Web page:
Page images

“ Where if he be, with dauntless hardihood “ And brandished blade rush on him, break his glass, “ And shed the luscious liquor on the ground; “ But seize his wand, tho’ he and his curs'd crew “ Fierce sign of battle make, and menace high, “ Or like the sons of Vulcan vomit smoke, “ Yet will they soon retire, if he but shrink.”



Scene opens, and discoversa magnificent Hall in Co

Mus's Palace, set off with all the gay decorations proper for an ancient banqueting-room.COMUS and Attendants stand on each side of the Lady, who is seated in an enchanted chair; and by her looks and gestures expresses great signs of uneasiness and lancholy."

Comus speaks. “ HENCE, loathed melancholy, “ Of Cerberus and blackest midnight born, “ In Stygian cave forlorn, “ 'Mongst horrid shapes, and shrieks, and sights un

holy, “ Find out some uncouth cell, “ Where brooding darkness spreads his jealous wings “ And the night-raven sings ; “ There, under ebon-shades, and low-brow'd rocks, “ As ragged as thy locks,


“ In dark Cimmerian desert ever dwell.
“ But” come, thou goddess fair and free,
In heaven yclep'd Euphrosyné,
And by men, heart-easing Mirth,
Whom lovely Venus at a birth
With two sister Graces more,
To ivy-crowned Bacchus bore.
Haste thee, nymph, and bring with thee
Jest and youthful jollity,
Quips and cranks, and wanton wiles,
Nods and becks, and wreathed smiles,
Such as hang on Hebe's cheek,
And love to live in dimple sleek;
Sport, that wrinkled Care derides,
And Laughter holding both his sides.
Come, and trip it as you go,
On the light fantastic toe;
And in thy right hand lead with thee
The mountain-nymph, sweet Liberty.
[Whilst these lines are repeating, enter a Nymph represent-

ing EUPHROSYNE, or Mirth; who advances to the Lady, and sings the following song,



Come, come, bid adieu to fear,
Love and harmony live here,
No domestic jealous jars,
Buzzing slanders, wordy wars,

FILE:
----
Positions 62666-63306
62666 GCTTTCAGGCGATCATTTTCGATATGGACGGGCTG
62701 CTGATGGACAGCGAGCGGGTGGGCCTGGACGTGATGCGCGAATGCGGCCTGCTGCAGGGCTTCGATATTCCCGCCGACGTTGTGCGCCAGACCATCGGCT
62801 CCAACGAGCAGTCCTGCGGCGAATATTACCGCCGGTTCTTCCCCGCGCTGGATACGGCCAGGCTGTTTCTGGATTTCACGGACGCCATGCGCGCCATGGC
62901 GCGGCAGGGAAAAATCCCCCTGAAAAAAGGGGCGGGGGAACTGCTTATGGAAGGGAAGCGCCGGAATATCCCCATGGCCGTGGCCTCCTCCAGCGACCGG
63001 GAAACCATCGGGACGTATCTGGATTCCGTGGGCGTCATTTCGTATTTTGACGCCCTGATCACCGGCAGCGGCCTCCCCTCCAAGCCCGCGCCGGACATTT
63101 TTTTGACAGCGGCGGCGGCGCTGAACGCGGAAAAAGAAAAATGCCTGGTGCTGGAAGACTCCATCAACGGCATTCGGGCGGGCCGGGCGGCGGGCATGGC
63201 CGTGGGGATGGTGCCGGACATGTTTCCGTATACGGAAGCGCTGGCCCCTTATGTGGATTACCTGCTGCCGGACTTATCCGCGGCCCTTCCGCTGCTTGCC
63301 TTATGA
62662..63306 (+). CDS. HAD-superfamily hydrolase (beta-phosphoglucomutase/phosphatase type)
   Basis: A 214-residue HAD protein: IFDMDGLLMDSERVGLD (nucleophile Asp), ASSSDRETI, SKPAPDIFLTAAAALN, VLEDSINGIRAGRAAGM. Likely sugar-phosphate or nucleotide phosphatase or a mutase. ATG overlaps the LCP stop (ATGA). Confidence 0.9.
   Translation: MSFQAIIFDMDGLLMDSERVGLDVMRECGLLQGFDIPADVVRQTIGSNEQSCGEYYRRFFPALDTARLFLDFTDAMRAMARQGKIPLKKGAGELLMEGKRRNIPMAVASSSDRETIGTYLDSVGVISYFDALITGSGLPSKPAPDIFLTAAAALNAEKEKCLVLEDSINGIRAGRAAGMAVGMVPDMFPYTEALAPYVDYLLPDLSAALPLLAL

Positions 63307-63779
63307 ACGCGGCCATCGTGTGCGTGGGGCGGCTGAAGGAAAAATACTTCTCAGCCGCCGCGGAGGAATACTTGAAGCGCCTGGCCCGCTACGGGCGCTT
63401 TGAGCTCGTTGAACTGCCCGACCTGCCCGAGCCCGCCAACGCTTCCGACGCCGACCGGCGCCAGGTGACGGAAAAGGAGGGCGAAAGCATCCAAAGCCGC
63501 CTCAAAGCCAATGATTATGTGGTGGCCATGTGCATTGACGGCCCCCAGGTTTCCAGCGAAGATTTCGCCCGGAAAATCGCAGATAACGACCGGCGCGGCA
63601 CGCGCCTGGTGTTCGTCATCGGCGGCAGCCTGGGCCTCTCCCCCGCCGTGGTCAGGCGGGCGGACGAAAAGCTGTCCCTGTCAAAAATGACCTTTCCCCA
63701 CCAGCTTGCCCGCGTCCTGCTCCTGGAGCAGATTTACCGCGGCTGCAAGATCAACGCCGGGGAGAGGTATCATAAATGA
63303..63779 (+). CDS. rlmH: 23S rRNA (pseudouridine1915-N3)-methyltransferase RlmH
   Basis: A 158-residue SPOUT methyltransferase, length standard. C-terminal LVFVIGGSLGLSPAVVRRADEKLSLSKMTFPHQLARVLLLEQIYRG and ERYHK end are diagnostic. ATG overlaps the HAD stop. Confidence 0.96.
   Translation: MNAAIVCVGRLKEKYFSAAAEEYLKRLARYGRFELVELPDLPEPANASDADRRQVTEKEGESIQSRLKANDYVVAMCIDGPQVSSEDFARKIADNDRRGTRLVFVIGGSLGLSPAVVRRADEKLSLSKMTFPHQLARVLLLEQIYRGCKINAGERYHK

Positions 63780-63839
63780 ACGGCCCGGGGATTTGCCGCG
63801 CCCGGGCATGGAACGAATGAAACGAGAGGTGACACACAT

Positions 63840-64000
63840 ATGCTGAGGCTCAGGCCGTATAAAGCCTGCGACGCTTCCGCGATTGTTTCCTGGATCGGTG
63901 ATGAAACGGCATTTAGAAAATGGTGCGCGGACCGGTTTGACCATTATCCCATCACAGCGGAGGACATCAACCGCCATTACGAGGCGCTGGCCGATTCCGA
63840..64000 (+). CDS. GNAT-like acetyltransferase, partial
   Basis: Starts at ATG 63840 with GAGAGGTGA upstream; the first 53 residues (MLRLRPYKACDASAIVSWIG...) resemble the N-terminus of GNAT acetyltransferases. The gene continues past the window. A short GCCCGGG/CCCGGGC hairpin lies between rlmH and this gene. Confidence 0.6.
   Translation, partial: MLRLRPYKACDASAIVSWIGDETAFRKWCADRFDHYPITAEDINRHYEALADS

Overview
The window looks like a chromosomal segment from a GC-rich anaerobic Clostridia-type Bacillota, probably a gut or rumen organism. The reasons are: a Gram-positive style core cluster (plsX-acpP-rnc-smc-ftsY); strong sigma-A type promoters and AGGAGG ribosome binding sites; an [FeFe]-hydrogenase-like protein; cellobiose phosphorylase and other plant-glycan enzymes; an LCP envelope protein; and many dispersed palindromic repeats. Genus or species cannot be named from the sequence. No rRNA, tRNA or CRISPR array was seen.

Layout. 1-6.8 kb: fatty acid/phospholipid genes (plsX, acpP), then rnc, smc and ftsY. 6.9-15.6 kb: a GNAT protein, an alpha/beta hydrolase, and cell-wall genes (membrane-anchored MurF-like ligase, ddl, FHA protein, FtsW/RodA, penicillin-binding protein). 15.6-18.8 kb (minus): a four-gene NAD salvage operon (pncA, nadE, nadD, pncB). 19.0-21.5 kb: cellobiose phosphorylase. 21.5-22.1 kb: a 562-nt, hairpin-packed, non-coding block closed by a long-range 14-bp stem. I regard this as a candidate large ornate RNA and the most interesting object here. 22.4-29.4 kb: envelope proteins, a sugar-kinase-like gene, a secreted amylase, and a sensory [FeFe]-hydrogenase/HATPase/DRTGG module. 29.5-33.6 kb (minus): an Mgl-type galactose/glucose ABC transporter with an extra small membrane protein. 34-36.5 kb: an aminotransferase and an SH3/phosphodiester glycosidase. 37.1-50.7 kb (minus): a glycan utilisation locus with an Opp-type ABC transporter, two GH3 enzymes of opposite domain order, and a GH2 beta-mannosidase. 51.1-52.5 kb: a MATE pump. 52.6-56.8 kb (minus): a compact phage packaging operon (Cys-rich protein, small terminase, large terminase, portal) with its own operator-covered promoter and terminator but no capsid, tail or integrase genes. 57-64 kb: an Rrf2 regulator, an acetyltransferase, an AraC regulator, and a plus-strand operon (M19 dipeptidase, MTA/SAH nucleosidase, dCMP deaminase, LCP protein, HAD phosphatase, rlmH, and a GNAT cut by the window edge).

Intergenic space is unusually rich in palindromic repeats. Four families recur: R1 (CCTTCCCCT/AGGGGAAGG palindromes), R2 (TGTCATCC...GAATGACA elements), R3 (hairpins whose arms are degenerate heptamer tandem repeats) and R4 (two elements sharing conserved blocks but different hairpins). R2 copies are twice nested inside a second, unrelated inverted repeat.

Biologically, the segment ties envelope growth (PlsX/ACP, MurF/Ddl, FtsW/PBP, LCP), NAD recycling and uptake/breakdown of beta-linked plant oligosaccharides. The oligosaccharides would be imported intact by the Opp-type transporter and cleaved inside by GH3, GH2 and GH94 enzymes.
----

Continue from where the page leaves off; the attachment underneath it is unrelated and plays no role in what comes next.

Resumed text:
In my presence will appear ;
Love and harmony reign here,

Sighs to amorous sighs returning,
Pulses beating, bosoms burning,
Bosoms with warm wishes panting,
Words to speak those wishes wanting,
Are the only tumults here,
All the woes you need to fear;

Love and harmony reign here.
Lady. How long must 1, by magick fetters chain’d
To this detested seat, hear odious strains
Of shameless folly, which my soul abhors ?

Com. Ye sedge-crown'd Naiades, by twilight seen
Along Mæander's mazy border green,
At Comus' call appear in all your azure sheen.
[ He waves his Wand, the Naiads enter, and range them-

selves in order to dance.]

Now softly slow let Lydian measures move,
And breathe the pleasing pangs of gentle love.

[The Naiads dance a slow dance expressive of the pas

sion of Love.]

[ocr errors]

[“ After this dance" the pastoral Nymph advances slow,

with a melancholy and desponding air, to the side of the stage, and repeats, by way of soliloquy, the first six lines, and then sings the ballad. In the mean time she is observed by EUPHROSYNE, who by her gesture expresses to the audience her different sentiments of the subject of her complaint, suitably to the character of their several songs.]




How gentle was my Damon's air!
Like sunny beams his golden hair,
His voice was like the nightingale's,
More sweet his breath than flow’ry vales.
How hard such beauties to resign!
And yet that cruel task is mine!


On every hill, in every grove,

Along the margin of each stream,
Dear conscious scenes of former love,

I mourn, and Damon is my theme.
The hills, the groves, the streams remain,
But Damoh there I seek in vain.


Now to the mossy cave I fly,

" Where to my swain I oft have sung, Well pleas'd the browsing goats to spy,

As o’er the airy steep they hung. The mossy cave, the goats remain, " But Damon there I seek in vain.

Now through the winding vale I pass,

And sigh to see the well-known shade; I weep, and kiss the bended grass,

Where love and Damon fondly play'd, The vale, the shade, the grass remain, But Damon there I seek in vain."


From hill, from dale, each charm is fled,
Groves, flocks, and

fountains please no more, Each flower in pity droops its head,

All nature does my loss deplore.
All, all reproach the faithless swain,
Yet Damon still I seek in vain.


Love, the greatest bliss below,
How to taste few women know ;
Fewer still the way have hit
How a fickle swain to quit.
Simple nymphs then learn of me,
How to treat inconstancy.


The wanton god, that pierces hearts,
Dips in gall his pointed darts;
But the nymph disdains to pine ;
Who bathes the wound with




Farewell lovers, when they're cloy'd;
If I am scorn’d, because enjoy'd.
Sure the squeamish fops are free
To rid me of dull company.
They have charms whilst mine can please ;
I love them much, but more my ease;
Nor jealous fears my love molest,
Nor faithless vows shall break my rest.

« PreviousContinue »